Guilt-based filmmaking: moral failings, muddled activism, and the “dogumentary” Get a Life

Hjort, Mette (2018) Guilt-based filmmaking: moral failings, muddled activism, and the “dogumentary” Get a Life. Journal of Aesthetics & Culture, 10 (2). pp. 6-14. ISSN 2000-4214

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Guilt-based filmmaking: moral failings, muddled activism, and the “dogumentary” Get a Life
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To date consideration of negative emotions in the context of cinema has been largely limited
to the issue of why spectators would be drawn to films that target psychological responses
such as fear and disgust. The aim here is to consider the phenomenon of negative emotion as
a motivating factor in the context of, not spectatorship, but film production. The focus is on
documentary filmmaking with a strong ethnographic dimension, the camera being used to
record the circumstances and culture of an ethnic group to which the filmmaker does not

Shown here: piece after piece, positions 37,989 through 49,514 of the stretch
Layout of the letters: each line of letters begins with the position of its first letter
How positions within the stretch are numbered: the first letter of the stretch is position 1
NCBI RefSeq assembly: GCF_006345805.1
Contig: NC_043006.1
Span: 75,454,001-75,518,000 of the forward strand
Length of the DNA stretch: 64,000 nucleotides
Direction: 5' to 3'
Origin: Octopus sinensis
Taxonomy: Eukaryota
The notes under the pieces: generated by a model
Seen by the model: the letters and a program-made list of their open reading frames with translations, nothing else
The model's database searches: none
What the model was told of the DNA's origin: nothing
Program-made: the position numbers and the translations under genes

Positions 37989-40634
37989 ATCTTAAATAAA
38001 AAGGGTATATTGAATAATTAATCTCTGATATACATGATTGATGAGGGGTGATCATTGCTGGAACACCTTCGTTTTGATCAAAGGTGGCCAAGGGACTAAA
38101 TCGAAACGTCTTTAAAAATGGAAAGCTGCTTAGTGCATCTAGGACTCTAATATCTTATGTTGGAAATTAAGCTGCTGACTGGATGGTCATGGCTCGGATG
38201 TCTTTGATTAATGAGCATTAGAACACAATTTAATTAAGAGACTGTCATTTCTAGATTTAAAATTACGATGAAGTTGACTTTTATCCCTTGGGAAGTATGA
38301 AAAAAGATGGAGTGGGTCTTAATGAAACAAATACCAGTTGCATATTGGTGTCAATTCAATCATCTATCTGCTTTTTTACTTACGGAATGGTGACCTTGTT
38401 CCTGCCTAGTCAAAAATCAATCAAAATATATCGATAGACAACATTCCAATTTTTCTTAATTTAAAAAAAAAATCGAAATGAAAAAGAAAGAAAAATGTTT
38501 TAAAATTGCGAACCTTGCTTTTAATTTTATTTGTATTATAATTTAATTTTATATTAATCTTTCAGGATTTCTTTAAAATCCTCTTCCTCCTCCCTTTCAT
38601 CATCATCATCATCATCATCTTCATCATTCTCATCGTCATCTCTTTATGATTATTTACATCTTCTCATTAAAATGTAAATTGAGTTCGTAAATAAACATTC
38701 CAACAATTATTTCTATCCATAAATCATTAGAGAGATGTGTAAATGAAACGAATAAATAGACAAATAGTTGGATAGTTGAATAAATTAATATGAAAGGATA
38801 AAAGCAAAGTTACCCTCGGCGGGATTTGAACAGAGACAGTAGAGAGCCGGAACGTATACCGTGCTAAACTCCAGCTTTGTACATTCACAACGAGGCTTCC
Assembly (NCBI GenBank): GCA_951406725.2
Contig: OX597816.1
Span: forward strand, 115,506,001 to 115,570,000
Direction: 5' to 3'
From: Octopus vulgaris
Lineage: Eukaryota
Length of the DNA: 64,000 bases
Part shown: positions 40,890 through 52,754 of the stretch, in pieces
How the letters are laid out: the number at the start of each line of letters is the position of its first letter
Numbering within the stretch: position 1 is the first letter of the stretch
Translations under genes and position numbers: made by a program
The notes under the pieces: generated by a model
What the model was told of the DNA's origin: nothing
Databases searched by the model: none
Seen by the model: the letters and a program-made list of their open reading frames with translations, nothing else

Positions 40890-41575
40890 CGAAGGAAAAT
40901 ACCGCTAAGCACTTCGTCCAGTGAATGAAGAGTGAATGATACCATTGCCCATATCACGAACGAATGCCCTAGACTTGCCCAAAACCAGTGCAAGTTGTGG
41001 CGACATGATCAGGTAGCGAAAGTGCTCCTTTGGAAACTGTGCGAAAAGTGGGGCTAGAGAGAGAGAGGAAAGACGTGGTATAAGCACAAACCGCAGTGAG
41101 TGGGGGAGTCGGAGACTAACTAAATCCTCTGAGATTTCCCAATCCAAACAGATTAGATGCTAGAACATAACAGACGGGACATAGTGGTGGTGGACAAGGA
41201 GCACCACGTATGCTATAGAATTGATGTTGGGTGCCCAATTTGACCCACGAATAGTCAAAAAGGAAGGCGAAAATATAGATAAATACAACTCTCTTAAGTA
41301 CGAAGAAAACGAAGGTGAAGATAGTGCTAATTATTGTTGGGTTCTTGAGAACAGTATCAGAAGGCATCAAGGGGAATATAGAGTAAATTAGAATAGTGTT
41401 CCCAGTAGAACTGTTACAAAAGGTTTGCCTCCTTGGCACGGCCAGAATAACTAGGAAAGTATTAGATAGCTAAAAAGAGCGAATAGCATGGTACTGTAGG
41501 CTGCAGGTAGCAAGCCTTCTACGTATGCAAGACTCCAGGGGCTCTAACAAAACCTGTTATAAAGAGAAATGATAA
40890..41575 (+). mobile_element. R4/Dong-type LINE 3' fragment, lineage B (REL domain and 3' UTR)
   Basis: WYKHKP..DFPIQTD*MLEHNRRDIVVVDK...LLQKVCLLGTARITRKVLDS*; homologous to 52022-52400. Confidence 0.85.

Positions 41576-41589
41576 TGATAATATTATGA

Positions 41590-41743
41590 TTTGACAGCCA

belong. Get a Life by Michael Klint (in collaboration with Claus Bie) is presented as an instance
of guilt-based filmmaking, the filmmaker having repeatedly foregrounded his own guilt as a
decisive factor in the film’s making. A so-called “dogumentary” film based on filmmaker Lars
von Trier’s “Documentarist Code,” Get a Life is shown to rely on moral notions that are
consistent with the future-oriented and redemptive aspects of the phenomenon of guilt.
The filmmaker’s rhetoric foregrounds the idea of “making a difference” for the Nigerian
victims of a devastating flesh-eating disease (noma) and further purports to challenge the
norms underwriting TV reporting on the “Third World.” Analysis of Get a Life, however, reveals
it to be a failed work on moral grounds. The filmmakers’ self-importance, deficient selfunderstandings,
and self-deceptions regarding the bases for their putative actions on behalf
of others are identified as especially problematic. The relevant failings warrant attention at a
time when filmmakers from privileged cultures increasingly pursue performative-style documentary
filmmaking, fueled by purportedly moral intentions, in a variety of contexts in the
Global South.

Keywords:Guilt-based filmmaking;, narcissism, noma, manifestos, rules
Subjects:P Mass Communications and Documentation > P303 Film studies
Divisions:College of Arts > Lincoln School of Film & Media > Lincoln School of Film & Media (Film)
ID Code:49660
Deposited On:07 Jun 2022 12:44

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